Even though Petronas saw greater cost savings overall with the hole section model, Mr Al Darkazly noted that the specific savings Petronas saw in a given well depended on external factors. Such factors could make the other two models more palatable to other operators utilizing IDS contracts. 

For instance, while a contract utilizing the drilled wells model has a fixed budget dependent on the number of wells to be drilled, the hole section model is based on fixed drilling targets, and changes to the well target by reservoir engineers can negatively impact the budget estimation. Also, S-shaped wells may increase costs for the hole section model due to increased well inclination, though some operators may opt for shallower kick-off points and higher doglegs to reduce inclination and lower costs. Well inclination has no impact on well cost for the drilled wells and meters drilled models because it was not incorporated into either model, so if the inclination category is not specified, the operator may prefer to use one of those models. 

The drilled wells and hole section models also provide easier invoice processing than the meters drilled model because they are fixed costs. More auditing is required to process invoices in the meters drilled model, as the operator must check the depths of each hole section. Mr Al Darkazly also noted possible disputes if the casing is tagged at different depths than the BHA, or if directional work deviates from the plan. 

Petronas’ review of cost models also revealed several potential areas of improvement for IDS contracts that Mr Al Darkazly said could help minimize disputes between operators and contractors.  

For one, by refining the risk-sharing mechanism in IDS contracts, operators can establish clearer responsibilities and expectations for contractors, minimizing disputes and creating an environment where risks are effectively managed and shared. 

A potential approach is to transfer the risk fully to the contractor, which may result in an increase in the contract cost. However, this ensures that the operator’s spend is closely aligned with the budget. For example, if the drilling contractor bears the cost of mud losses or left-in-hole BHA, that can help mitigate financial risk for the operator. Another strategy may be to share the risk with the contractor based on a calculated percentage, taking into account the probability of encountering issues downhole.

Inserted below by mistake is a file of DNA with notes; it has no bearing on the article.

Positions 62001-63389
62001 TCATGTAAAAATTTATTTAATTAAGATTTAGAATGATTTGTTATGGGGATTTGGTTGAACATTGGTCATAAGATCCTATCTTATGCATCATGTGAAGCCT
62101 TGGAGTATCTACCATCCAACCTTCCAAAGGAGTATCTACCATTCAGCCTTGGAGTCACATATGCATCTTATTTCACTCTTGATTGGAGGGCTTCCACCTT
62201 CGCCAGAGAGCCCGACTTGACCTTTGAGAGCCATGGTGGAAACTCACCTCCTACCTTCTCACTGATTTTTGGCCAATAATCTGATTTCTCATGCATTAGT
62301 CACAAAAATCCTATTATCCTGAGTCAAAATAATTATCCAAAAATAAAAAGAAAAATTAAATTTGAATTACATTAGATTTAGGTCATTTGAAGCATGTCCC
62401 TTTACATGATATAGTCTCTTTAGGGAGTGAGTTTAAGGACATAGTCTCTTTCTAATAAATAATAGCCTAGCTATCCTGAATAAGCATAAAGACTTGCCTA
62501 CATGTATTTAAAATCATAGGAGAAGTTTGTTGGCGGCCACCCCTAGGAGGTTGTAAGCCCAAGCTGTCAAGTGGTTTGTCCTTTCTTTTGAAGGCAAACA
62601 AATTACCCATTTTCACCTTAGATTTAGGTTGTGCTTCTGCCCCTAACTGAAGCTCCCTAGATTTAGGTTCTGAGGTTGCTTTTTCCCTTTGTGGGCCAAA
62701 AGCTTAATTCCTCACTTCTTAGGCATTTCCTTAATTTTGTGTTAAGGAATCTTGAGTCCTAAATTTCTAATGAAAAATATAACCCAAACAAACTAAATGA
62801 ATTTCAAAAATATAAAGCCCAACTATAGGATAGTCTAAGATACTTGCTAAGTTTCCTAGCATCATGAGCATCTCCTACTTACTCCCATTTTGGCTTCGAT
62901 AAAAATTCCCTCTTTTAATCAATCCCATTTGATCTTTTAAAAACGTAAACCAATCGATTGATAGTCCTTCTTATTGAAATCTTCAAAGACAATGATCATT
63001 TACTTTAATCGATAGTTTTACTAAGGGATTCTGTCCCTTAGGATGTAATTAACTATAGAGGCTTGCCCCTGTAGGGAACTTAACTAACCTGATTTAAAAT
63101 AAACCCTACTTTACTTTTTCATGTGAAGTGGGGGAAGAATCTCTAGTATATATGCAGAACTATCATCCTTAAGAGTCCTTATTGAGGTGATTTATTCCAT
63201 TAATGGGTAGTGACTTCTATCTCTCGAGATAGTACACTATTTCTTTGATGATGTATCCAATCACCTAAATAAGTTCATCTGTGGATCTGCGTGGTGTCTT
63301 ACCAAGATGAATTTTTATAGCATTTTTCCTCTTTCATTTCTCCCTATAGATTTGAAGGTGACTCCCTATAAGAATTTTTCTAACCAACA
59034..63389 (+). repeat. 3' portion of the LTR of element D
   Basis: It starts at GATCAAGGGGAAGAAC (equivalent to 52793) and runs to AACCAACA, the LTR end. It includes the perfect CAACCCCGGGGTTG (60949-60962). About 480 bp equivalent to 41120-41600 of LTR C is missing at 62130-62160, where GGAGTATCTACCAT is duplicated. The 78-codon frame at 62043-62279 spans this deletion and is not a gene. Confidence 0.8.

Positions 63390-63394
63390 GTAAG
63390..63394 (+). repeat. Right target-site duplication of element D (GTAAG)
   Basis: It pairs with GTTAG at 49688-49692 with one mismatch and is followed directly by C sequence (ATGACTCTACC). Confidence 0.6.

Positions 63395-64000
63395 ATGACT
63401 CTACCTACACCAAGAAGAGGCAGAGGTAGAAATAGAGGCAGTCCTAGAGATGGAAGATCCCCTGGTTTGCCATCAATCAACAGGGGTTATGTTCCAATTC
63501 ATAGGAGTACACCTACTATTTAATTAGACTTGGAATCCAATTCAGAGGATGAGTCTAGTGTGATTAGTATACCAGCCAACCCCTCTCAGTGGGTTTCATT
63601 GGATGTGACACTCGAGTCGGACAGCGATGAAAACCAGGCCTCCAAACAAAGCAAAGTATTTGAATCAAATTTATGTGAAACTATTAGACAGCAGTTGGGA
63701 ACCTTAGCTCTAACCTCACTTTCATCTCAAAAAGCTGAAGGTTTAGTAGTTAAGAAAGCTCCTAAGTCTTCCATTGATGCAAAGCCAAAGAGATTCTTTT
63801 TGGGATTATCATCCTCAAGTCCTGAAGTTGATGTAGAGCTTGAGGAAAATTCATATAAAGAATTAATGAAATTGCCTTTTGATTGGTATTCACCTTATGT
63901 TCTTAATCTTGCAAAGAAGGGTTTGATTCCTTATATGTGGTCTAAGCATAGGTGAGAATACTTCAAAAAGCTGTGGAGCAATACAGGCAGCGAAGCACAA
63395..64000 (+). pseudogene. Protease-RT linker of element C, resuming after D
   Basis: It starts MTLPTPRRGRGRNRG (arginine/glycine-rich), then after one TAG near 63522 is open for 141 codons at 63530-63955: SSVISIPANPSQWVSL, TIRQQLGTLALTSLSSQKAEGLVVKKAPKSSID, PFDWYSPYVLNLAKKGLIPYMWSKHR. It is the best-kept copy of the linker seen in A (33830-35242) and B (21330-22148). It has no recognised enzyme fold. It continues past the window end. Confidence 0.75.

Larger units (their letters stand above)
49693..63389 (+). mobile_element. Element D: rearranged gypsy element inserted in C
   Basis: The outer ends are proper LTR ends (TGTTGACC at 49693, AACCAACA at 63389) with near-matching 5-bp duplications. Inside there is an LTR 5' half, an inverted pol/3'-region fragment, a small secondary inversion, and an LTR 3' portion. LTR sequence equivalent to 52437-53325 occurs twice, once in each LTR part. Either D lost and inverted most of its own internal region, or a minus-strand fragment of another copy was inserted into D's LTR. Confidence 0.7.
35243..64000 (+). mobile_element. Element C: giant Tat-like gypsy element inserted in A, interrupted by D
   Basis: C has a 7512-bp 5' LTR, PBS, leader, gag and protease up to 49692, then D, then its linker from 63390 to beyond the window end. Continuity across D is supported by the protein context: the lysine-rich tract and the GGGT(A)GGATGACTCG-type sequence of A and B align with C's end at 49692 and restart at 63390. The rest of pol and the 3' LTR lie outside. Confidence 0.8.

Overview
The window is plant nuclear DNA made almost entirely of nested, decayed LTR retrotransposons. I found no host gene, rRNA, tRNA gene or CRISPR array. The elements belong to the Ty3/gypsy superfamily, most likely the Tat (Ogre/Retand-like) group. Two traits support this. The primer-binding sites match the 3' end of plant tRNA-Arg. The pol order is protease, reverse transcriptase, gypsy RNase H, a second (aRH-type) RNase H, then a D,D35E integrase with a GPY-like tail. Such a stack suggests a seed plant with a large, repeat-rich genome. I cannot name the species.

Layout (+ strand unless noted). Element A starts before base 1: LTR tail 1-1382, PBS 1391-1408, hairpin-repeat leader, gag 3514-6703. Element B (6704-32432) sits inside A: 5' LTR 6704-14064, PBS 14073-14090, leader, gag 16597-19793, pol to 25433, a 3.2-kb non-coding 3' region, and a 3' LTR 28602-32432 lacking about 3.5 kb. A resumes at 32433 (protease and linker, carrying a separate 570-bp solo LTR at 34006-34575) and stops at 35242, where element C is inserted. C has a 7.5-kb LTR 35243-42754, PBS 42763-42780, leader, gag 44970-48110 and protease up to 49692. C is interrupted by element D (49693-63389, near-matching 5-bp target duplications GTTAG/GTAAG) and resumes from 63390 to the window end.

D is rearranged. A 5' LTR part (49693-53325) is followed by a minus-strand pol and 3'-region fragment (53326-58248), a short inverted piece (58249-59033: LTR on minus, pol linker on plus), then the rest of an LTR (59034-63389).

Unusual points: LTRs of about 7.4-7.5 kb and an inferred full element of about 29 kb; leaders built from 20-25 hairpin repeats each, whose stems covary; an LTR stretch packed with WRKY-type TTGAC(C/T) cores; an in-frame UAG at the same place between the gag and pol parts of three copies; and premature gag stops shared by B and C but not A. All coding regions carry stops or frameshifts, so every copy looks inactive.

Another way to minimize potential disputes may be to avoid specifying the number of rigs in an IDS contract, Mr Al Darkazly said. This is beneficial from the operator’s perspective as it allows for the potential provision of additional rigs when needed to expedite drilling activity or overcome contractor-related delays, ensuring adherence to the delivery schedule. 

Thirdly, under the per hole section model, true vertical depth (TVD) is generally specified for each hole section with a safety margin. However, conflicts may arise in cases where the total depth criteria are modified by the reservoir geologist to drill a deeper TVD. To address this issue, Mr Al Darkazly suggested two potential mitigations. First, the safety margin of TVD can be increased based on field experience, resulting in a higher cost estimate that can accommodate potential changes. Alternatively, a cost line item can be included in the contract for each additional meter drilled beyond the specified TVD depth, ensuring that any deviations from the original plan are accounted for and appropriately compensated.

Also, to prevent disputes and ensure compliance with established standards, IDS contracts should include explicit provisions addressing contractor practices that deviate from the operator’s practices. These practices may include reducing mud quantity, operating with minimal manpower, employing inexperienced personnel and other non-compliant actions. By incorporating comprehensive details and emphasizing adherence to the operator’s practices, Mr Al Darkazly said, operators can set clear expectations. 

“We have a competitive bidding process, and we’re awarding the contract to the lowest bidder, so we’re aware that sometimes the contractor must make decisions to save costs on their end, but we need to ensure that we are clear about our standards,” he said.   DC